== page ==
Yanmar diesel engine repowers Mills Charters fishing boat
Mills Charters fishing
Perth-based Mills Charters is a commercial fishing boat charter specialising in deep sea fishing, whale watching and private function boat hire. One of its flagship fishing boats is Blue Strike, a custom-built 70ft (21.3m) Conquest boat built in 1995 for the fishing charter market and currently operating from Hillarys Boat Harbour in Perth.
Blue Strike stands high out of the water, has a 5.5m beam, and displaces 30 tonnes. She’s licenced to carry 30 anglers.
MARINE ENGINE REPOWER
The operators of Blue Strike knew she was getting on a bit. In particular, the original V12 European marine diesel engine was due for a rebuild.
After much deliberation the owners opted to re-power, refurbish and re-fit with a Yanmar 6AYM-WGT commercial diesel engine. An off-season window of two months was allocated to take Blue Strike out of service. For a charter boat operator this was an ambitious program, as just four weeks were allocated to the Yanmar re-power aspect.
YANMAR DIESEL ENGINE
|Skipper Anthony Doupain
aboard Blue Strike charter boat.
After consulting with marine engineers, propeller suppliers and Power Equipment (the authorised distributor for Yanmar diesel engines), the charter boat operator specified a Yanmar 6AYM-WGT marine diesel engine.
The Yanmar 6AYM-WGT is a six in-line cylinder diesel engine rated to 911hp (670kw) at 1938rpm. It displaces 20.39lt and weighs (without gearbox) 2365kg.
According to Yanmar, the 6AYM-WGT diesel engine is extensively used in many applications including heavy displacement workboats as well as high speed applications like passenger ferries, patrol craft and cray fishing boats.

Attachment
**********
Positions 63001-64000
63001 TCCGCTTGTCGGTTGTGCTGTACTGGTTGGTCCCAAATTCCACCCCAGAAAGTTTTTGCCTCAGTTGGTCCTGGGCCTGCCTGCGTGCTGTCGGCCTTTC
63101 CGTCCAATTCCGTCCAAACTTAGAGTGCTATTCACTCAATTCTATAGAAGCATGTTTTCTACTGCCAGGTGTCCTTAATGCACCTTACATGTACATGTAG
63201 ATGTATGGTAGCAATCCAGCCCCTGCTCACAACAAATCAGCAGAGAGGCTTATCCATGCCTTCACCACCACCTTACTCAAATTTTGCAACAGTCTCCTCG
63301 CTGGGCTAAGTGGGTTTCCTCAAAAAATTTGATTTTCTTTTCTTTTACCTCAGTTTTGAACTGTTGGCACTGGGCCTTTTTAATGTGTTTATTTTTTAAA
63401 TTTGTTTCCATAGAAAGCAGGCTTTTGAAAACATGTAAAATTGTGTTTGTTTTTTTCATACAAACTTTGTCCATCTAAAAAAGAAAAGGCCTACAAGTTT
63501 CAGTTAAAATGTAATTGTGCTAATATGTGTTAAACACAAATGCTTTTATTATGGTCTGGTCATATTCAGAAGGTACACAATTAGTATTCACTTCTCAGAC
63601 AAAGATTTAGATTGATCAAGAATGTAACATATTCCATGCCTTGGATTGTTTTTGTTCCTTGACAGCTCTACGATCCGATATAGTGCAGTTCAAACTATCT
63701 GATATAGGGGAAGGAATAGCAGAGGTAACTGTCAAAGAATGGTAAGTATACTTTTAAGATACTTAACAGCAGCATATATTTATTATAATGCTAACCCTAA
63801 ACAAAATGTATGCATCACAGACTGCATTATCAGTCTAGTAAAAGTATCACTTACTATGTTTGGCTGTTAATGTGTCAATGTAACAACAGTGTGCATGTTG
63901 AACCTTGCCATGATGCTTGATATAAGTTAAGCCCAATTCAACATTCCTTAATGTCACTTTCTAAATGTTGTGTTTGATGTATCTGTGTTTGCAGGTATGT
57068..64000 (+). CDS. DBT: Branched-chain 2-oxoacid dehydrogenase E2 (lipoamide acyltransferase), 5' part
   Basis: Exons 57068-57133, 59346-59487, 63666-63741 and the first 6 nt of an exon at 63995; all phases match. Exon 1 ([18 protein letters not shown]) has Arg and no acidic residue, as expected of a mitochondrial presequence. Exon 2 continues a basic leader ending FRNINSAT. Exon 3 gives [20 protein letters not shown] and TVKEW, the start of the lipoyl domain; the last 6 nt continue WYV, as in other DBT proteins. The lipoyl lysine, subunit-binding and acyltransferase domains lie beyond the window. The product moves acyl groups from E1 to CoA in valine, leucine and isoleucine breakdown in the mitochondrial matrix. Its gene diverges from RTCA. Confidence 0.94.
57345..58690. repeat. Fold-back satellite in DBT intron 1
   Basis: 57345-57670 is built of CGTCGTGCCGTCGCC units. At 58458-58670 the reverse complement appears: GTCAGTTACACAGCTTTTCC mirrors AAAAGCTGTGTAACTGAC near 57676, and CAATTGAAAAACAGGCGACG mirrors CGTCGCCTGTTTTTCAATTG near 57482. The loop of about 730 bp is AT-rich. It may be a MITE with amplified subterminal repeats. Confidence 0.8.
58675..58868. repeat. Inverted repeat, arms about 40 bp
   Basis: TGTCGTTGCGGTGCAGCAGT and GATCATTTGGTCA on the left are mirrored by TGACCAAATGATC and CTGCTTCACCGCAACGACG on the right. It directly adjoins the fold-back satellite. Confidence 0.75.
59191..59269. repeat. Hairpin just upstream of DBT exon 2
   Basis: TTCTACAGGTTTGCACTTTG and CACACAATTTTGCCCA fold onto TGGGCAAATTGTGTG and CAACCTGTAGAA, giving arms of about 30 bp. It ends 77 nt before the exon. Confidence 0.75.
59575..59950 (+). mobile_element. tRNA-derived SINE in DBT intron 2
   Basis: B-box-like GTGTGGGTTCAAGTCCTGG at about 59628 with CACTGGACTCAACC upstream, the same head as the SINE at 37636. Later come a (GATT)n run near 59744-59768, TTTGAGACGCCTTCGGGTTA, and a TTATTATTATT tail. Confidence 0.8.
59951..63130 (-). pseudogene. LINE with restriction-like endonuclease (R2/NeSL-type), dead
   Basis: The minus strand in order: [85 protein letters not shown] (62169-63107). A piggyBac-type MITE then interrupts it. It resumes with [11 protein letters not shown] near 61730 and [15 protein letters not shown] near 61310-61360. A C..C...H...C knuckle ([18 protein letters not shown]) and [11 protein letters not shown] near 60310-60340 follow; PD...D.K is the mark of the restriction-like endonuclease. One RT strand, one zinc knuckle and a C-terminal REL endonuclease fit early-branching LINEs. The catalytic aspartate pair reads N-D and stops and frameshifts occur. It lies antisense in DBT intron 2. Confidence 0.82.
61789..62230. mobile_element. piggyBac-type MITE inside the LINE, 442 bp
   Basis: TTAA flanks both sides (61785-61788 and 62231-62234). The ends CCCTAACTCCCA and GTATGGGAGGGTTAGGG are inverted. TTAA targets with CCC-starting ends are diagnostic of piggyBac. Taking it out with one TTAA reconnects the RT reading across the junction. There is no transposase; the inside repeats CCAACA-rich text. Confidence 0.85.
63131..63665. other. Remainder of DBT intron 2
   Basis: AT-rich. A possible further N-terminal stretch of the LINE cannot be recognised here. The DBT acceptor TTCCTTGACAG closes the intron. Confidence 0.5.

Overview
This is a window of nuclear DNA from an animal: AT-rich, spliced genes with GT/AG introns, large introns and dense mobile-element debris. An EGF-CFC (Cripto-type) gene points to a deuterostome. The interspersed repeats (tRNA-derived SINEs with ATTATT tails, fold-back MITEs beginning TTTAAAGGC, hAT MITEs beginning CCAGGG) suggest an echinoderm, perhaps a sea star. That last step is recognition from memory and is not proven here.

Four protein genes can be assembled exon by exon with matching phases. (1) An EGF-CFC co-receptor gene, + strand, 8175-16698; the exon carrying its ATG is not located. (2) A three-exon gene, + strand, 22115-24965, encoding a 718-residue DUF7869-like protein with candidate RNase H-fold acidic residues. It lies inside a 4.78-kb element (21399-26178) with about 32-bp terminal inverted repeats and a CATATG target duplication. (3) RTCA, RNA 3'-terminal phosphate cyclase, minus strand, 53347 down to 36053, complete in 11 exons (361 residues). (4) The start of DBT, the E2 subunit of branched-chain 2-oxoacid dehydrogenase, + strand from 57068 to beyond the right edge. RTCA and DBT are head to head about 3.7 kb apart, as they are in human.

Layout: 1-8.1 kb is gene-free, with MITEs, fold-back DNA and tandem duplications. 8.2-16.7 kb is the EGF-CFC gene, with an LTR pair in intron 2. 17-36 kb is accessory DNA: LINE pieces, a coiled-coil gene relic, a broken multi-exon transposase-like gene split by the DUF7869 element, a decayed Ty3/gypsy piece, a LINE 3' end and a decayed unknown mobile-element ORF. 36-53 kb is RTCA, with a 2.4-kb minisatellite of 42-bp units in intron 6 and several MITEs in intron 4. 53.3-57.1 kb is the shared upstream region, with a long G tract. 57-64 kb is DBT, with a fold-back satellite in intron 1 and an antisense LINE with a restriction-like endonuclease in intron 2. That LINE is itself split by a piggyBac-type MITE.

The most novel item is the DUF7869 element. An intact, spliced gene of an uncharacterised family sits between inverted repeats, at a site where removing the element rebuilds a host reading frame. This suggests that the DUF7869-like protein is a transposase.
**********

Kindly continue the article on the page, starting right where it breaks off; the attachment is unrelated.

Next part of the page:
The repowering work was done by Aquadisiac Marine Services. Principals Rowan Horch and David Norton-Smith began by stripping the engine room in its entirety, installing the new Yanmar 6AYM-WGT diesel engine and re-fitting new marine electronics and a new exhaust system.
The new engine weighed 400kg more than the engine it was replacing so it was positioned further for’ard in the engine room. A Yanmar YXH-240 transmission system was also installed to complete the power train. The original prop shaft and rudder were re-used but a new prop was fitted, being a five-blade 39 x 38 unit supplied by M & J Engineering in Fremantle.
According to Blue Strike skipper Anthony Doupain, the new Yanmar diesel engine now makes a considerable difference in performance, cost, and service intervals.
“With the Yanmar spinning over freely, the hull gets up and planes easily. In a following sea the hull doesn’t bog down and there’s always plenty of power on tap to punch the bow up.”
According to Yanmar, the engine, while heavier than the original, now does 18.5kts compared to the old engine doing 16.5kts.
The engine service intervals have also improved, to 500 hours compared to 250 hours for the old engine. The new inline six-cylinder configuration is also said to make servicing and engine room access considerably easier.